Lesson by: Julie Blake


For students to:
  • Encounter different experiences and attitudes towards the world of work as expressed in some contemporary poems
  • Experience poetry aurally in the high-octane form of the two poets’ recordings
  • Explore interpretations of the poems’ meaning and form through critical, creative and collaborative activity with others


This lesson (or couple of lessons) is designed to explore two quite different poems on the theme of the world of work. Roger McGough’s poem appears quite simple and jaunty, but is more amenable to darker interpretations than the tinkly piano accompaniment on the recording might initially suggest. The activity suggested provides a creative approach to exploring its split structure and what the re-sequenced phrases might signify. Lavinia Greenlaw’s poem perhaps makes more demands, but these are richly rewarded by memorable images such as the female factory worker painting her teeth and nails with (poisonous) luminous paint for a laugh, and the chemist’s body pumped full of radium taking its own x-ray. Both invite serious consideration of work.

Resources needed

  • Poetry Archive recordings of Lavinia Greenlaw reading 'The Innocence of Radium', and Roger McGough reading 'Nine to Five'
  • Copies of the two poems for each student, as well as copies of just the first four stanzas of McGough’s poem
  • A data projector and internet connected computer

Teaching Sequence of Activities


‘Work saves us from three great evils: boredom, vice and need’ (Voltaire, Candide). Invite students to consider the extent to which this is true. Some questions for discussion might include:
  • Does work save us from boredom? If not, why not?
  • Does it save us from vice?
  • Does it save us from need?
  • Does it save us from anything else?
  • Saving us from our worst selves is one thing, but does work have any wholly positive benefits?
  • Does work damage us in any way?
  • If students are struggling to relate to the world of work, try substituting the word ‘school’. You could close by inviting students to write their own pithy quotation on what work does to us, and sharing some of these out loud.


    The Innocence of Radium

    Start with a pre-reading group activity to get students exploring some of the poem’s key words. Each group is given one of the clusters of ten words below:

    • Cluster 1 - adjectives: alone, candlelit, dangerous, dark, delicate, green, kind, luminous, perfect, proud
    • Cluster 2 - nouns: blood, chemist, doctors, faith, ghost, innocence, job, moonlight, radium, skeleton
    • Cluster 3 - nouns: brush, clockface, factory, fingertips, infidelity, jaw, joke, paint, secret, x-ray
    • Cluster 4 - verbs: blamed, broke, checked, dared, developed, diagnosing, drained, exposed, fixed, jumped
    • Cluster 5 - verbs: laughed, measured, painted, pronounced, removed, snapped, stolen, stroked, struggled, watched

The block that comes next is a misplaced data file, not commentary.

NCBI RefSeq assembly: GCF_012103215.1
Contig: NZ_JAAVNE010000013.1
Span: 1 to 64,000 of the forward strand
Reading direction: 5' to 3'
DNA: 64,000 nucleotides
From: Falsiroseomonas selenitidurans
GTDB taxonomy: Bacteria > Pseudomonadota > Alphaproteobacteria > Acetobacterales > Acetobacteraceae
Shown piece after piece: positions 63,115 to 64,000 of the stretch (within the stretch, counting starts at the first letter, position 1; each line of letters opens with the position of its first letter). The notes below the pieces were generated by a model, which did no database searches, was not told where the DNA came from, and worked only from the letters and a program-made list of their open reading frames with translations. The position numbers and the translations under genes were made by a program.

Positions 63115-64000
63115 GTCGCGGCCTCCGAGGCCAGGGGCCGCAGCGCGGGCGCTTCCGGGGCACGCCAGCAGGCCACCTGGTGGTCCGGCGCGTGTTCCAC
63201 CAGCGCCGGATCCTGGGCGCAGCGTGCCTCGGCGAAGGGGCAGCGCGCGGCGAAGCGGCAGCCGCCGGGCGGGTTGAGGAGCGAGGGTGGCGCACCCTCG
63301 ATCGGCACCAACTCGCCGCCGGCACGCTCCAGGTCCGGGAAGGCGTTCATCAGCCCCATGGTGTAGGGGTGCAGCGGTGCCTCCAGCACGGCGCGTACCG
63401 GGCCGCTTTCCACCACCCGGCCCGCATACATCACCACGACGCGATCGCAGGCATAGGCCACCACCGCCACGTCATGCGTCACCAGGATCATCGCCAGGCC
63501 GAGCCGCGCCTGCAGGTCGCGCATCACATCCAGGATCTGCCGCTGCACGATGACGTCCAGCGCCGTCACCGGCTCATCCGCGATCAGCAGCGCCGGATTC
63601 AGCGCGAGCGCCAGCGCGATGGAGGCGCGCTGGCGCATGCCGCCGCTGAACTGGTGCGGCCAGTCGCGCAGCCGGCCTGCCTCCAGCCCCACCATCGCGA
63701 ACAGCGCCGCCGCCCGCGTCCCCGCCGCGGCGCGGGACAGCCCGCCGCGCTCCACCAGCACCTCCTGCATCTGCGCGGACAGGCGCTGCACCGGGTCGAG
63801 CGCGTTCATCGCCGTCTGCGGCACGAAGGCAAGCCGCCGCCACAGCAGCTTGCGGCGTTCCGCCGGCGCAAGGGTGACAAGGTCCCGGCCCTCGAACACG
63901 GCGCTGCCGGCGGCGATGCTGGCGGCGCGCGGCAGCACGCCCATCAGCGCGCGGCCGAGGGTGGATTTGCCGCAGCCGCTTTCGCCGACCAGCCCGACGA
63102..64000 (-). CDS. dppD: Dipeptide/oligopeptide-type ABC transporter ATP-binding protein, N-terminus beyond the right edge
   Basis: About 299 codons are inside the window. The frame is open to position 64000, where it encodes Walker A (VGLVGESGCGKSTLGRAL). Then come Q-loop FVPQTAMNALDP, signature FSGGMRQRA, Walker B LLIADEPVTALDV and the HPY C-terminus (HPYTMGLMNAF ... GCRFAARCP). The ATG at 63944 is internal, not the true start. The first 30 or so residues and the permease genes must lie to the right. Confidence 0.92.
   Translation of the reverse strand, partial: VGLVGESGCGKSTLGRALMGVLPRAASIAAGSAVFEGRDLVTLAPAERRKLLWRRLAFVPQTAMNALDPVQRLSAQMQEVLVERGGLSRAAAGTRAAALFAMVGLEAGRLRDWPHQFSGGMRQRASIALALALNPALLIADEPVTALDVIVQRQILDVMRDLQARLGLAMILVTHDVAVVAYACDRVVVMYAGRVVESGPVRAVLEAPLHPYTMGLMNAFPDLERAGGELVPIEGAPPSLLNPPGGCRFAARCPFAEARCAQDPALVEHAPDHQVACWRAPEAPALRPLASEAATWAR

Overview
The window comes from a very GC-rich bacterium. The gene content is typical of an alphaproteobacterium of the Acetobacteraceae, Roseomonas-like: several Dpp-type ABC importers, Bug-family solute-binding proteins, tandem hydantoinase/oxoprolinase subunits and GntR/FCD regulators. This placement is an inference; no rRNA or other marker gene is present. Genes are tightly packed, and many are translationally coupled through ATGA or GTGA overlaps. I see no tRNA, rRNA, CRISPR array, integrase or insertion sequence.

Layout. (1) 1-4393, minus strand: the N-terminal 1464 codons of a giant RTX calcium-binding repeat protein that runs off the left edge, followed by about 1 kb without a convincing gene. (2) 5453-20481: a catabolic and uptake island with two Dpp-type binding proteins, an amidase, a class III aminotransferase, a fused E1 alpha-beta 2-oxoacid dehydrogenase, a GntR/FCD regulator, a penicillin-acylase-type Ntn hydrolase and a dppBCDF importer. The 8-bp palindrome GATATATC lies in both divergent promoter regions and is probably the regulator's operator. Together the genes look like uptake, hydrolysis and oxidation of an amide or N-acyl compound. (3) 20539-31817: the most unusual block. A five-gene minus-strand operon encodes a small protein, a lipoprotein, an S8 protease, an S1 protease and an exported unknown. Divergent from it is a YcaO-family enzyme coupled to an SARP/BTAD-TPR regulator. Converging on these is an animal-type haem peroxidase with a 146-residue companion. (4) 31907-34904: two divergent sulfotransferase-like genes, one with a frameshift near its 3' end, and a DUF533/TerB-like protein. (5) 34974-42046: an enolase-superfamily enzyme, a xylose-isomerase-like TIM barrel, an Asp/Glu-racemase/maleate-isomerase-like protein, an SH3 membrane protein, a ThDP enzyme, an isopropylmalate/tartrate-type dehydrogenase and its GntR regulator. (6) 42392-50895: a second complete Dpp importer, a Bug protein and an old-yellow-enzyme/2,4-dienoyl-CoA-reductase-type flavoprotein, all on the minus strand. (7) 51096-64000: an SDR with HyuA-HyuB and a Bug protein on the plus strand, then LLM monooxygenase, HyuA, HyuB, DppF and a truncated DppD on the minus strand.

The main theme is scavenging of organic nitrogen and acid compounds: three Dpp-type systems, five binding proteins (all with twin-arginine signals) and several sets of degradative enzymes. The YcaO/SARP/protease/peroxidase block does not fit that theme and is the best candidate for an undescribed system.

• Encourage students to think about what these words suggest about mood, situation, speaker and story. Invite predictions about the poem under these headings. Then listen to the recording a couple of times with copies of the poem too, inviting immediate responses and closer exploration of the poem. You could discuss any surprises, or gaps between predictions and poem.

      Nine to Five

      Do not give out the poem to start with, but build up to it. Start with the title ‘nine to five’ and give students a minute to jot individual written responses, then share with a partner. Then read the first line only and invite pairs to jot responses, before joining up with another pair to share responses. At this point, read and show the first part of the poem, just the first four stanzas. Model annotating the first stanza to explore the advantages the speaker lists of the nine to five job and what these tell us about the speaker, e.g. ‘biscuits in the right hand drawer’ suggests a desire for order, knowing where everything is, and also a desire for ordinariness in the plainness of ‘biscuits’. Invite students to annotate as many of the rest of the reasons as they can, starting with the ones they find most interesting/curious/funny/weird. In a whole class plenary, share some responses and discuss what impression they have formed of the speaker and his/her fantasy. Next invite students to cut the first four stanzas up into words and phrases (you could prepare this for them), and mix them around to create a poem that starts with the same line, but explores the idea of the nine to five differently. Share readings of student poems and then listen to the recording of McGough reading his poem (complete with tinkly piano accompaniment). How do their poems compare with his?


      Listen again to the recordings of the two poems. What do these poems invite us to think or feel about the world of work, and to what extent do students agree?

Extension Activities

Build out from the McGough poem to creative writing in any form that starts with the phrase ‘what I wouldn’t give for…’ and focusing on students’ hopes, dreams and fantasies for the future.

Or take a contemporary news story about industrial injury or factory conditions and transform into poems.

Further reading and listening

Build outwards from the Greenlaw poem to David Copperfield’s stint in the blacking factory in Dickens’ novel. Go further and invite students to compile an anthology of literature about the world of work.
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Lesson plans and classroom activities

Each of these lessons and activities is built around one of the recordings in the Archive, and is ready for you to print off and use in the classroom